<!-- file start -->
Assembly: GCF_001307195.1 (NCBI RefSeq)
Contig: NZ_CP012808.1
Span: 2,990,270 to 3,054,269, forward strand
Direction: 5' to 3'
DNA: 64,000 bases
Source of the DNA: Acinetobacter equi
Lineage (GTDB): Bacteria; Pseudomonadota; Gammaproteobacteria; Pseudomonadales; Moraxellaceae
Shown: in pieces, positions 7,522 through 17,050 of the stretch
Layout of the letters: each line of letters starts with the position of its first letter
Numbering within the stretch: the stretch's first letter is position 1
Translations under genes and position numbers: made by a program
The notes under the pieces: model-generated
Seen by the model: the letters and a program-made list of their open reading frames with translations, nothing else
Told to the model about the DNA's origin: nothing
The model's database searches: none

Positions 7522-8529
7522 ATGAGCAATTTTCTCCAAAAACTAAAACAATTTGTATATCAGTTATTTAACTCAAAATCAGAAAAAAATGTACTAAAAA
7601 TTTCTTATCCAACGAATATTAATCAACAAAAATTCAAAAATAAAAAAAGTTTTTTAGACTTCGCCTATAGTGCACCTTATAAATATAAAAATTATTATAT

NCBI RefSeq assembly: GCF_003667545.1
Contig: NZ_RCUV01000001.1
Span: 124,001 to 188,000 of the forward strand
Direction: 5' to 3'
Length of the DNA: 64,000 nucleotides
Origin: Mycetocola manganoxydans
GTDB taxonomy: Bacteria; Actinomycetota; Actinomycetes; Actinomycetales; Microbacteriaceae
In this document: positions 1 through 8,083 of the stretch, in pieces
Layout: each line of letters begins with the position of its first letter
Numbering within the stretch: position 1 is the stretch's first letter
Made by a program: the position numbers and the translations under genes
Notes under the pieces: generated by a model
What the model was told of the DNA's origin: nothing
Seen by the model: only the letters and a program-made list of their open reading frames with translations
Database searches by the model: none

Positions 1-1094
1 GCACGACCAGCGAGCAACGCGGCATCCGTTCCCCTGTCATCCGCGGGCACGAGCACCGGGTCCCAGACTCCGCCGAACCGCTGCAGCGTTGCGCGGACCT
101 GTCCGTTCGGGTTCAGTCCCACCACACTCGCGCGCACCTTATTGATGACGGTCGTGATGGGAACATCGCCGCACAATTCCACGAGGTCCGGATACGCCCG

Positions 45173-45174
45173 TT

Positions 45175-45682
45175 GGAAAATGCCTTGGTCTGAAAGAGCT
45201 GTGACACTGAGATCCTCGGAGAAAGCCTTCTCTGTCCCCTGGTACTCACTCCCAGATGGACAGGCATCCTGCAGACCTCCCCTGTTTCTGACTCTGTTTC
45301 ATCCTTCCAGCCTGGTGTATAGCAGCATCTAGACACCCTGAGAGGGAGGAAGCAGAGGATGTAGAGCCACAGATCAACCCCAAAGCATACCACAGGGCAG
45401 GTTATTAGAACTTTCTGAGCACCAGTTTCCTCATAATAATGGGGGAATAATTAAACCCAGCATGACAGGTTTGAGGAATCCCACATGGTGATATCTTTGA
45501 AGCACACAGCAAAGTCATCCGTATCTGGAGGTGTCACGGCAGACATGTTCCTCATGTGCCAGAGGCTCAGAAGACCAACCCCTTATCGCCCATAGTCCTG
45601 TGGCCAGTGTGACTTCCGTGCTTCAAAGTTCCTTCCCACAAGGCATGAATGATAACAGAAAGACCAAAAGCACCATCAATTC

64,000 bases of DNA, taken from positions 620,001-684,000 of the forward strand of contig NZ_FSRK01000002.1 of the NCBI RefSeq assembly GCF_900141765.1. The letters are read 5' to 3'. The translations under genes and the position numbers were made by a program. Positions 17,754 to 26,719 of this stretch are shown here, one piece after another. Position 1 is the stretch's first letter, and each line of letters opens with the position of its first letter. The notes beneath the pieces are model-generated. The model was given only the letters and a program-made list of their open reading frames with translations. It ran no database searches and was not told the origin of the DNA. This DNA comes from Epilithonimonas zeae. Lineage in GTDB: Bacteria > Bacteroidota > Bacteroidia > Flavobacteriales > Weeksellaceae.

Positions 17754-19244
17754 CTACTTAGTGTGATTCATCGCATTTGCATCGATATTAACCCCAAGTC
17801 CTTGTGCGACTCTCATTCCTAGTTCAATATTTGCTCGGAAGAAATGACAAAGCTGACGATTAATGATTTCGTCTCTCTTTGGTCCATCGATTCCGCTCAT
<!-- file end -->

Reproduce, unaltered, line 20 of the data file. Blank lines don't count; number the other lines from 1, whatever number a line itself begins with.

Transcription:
Contig: NZ_RCUV01000001.1